On Tuesday morning in a small room in Soda Hall, the air bubbled with excitement. Hands shuffled and flipped cards. Murmurs and stifled shouts hung above the tables as students raced to be the first to sort the decks.
What might have appeared to be a simple card game was in fact a hands-on demonstration of a computer science concept in parallelism that states that when dividing a computer program into more and more parts, each division causes a smaller increase in the program’s speed.
The activity was one of many held on Computer Science Education Day, an event sponsored by the UC Berkeley electrical engineering and computer sciences department to get younger students interested in studying programming at UC Berkeley.
Teachers from across the Bay Area brought their high school and middle school students to UC Berkeley for the event. This year, almost 500 students attended, more than twice the turnout of previous years. Even with this increase, the demand to attend exceeded the number of spots available.
The high school students listened to faculty speak about research and the computer science field, talked to current computer science students about their programming projects and worked on hands-on activities such as programming a mobile application.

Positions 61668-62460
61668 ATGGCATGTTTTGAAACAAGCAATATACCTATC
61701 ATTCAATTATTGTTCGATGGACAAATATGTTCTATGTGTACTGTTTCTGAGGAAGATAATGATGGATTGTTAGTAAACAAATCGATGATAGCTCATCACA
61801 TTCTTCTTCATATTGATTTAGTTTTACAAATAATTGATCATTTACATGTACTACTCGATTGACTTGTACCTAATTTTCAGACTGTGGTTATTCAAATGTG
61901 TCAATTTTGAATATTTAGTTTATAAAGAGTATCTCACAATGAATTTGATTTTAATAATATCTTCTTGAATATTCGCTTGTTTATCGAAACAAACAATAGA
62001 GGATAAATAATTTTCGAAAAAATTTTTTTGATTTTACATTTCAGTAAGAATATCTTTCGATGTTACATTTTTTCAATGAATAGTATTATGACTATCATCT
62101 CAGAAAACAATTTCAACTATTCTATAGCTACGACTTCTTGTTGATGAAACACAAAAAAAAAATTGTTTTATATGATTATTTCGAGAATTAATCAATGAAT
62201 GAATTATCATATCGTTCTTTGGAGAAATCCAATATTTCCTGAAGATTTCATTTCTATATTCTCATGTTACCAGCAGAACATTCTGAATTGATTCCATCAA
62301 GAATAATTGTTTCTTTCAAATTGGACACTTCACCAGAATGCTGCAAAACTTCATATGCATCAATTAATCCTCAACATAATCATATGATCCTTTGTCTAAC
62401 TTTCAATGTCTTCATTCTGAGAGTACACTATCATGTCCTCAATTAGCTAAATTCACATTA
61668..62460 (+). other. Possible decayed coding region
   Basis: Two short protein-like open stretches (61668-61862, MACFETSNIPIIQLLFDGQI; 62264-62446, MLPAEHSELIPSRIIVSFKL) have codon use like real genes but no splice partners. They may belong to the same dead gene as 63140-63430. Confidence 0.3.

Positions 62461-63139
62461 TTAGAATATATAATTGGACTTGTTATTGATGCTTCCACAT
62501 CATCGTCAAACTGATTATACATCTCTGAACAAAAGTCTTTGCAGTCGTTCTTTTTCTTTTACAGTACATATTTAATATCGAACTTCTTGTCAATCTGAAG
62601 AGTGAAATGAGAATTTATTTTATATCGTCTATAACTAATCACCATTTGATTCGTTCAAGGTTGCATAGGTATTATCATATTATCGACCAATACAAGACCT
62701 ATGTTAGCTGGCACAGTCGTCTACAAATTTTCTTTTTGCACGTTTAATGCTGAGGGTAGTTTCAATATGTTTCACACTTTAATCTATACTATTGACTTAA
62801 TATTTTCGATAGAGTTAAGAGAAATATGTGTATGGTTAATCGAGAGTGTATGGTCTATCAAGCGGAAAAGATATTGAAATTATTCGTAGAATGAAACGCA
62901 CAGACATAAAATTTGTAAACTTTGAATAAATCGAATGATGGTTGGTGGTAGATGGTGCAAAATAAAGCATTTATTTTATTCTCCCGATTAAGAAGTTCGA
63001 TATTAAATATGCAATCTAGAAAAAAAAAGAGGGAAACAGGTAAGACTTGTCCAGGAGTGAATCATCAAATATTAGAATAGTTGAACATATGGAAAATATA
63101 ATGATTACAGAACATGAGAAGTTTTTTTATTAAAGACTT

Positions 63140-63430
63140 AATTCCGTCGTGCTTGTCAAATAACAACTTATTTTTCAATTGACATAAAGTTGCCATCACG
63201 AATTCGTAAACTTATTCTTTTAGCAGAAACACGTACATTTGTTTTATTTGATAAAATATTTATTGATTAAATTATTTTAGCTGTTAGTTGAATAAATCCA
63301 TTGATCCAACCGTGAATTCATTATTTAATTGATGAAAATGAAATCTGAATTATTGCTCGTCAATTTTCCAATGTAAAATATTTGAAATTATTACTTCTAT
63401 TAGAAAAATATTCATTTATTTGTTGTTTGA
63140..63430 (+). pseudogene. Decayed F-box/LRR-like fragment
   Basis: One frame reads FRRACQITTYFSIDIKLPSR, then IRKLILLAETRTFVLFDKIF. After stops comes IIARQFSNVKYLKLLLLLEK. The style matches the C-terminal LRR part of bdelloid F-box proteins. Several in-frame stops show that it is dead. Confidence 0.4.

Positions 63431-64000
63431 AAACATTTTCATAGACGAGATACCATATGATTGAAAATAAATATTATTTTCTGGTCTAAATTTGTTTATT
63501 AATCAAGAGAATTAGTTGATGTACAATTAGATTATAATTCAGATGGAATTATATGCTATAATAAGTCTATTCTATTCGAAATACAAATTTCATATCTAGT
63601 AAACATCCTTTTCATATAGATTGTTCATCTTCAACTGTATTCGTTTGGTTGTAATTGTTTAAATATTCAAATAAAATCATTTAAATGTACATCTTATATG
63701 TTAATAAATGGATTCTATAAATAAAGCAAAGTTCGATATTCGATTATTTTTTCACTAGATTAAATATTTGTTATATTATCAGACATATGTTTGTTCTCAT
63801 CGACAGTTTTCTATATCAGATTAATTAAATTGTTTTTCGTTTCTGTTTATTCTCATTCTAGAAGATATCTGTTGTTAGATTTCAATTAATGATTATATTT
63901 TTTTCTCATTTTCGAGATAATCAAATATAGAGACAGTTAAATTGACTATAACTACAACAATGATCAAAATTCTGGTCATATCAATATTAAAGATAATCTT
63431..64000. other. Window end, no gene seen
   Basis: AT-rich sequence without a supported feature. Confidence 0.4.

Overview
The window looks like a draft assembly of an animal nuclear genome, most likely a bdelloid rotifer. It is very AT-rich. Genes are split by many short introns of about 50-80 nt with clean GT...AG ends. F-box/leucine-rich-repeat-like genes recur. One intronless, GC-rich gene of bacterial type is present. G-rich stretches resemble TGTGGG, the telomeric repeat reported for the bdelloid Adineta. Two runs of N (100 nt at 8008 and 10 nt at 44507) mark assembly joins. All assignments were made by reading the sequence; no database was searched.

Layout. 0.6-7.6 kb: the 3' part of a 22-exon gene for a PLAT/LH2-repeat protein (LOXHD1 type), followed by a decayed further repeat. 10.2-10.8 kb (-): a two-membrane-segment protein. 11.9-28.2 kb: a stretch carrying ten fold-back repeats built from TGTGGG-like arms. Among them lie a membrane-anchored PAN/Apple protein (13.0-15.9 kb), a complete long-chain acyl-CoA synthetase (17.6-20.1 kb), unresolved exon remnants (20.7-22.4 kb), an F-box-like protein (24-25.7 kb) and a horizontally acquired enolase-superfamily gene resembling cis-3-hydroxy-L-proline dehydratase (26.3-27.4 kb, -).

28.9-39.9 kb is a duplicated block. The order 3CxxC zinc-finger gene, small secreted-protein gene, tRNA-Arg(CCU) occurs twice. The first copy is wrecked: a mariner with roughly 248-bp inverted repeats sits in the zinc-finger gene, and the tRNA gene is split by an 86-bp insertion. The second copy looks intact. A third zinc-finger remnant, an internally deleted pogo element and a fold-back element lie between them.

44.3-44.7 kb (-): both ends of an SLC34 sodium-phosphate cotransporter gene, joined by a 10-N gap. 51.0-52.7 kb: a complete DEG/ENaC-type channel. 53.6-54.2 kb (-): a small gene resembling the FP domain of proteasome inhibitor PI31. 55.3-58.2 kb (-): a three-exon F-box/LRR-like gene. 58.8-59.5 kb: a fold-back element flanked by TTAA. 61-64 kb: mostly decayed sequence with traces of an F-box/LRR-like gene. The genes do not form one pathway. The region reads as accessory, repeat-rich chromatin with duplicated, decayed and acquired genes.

“It’s putting CS in the hands of people who need to see this stuff,” said Dan Garcia, senior lecturer in the EECS department and an organizer of the program. “That generation of students is the future. They need to realize that there are tons of opportunities for them. They need to think about computing as a potential field and a potential career choice.”
The event was part of national Computer Science Education Week, which the U.S. House of Representatives designated as a week to recognize the transformative role of computing and the need to bolster computer science education at all ages and levels.
“It’s always a great thing to get kids involved in computer science,” said Tim Matthies, a teacher at Oakdale High School in Oakland. “What better place to go then come up to Berkeley? They get to see what a UC campus is like and then also meet some of the people here.”
The event had no budget, according to Brian Harvey, another computer science lecturer and organizer of the event, and could not transport high school students to UC Berkeley or pay any staff members. All of the professors and students who helped were volunteers. Many of the student volunteers were lab technicians or teaching assistants for the Computer Science 10 class.
Garcia recruited many of the volunteers directly out of this class because they already have experience helping students program and enjoy teaching computer science.
“It’s really fun, especially to see all the different ideas the kids come up with,” said student volunteer Sean Fontes.
Contact Daniel Tutt at [email protected].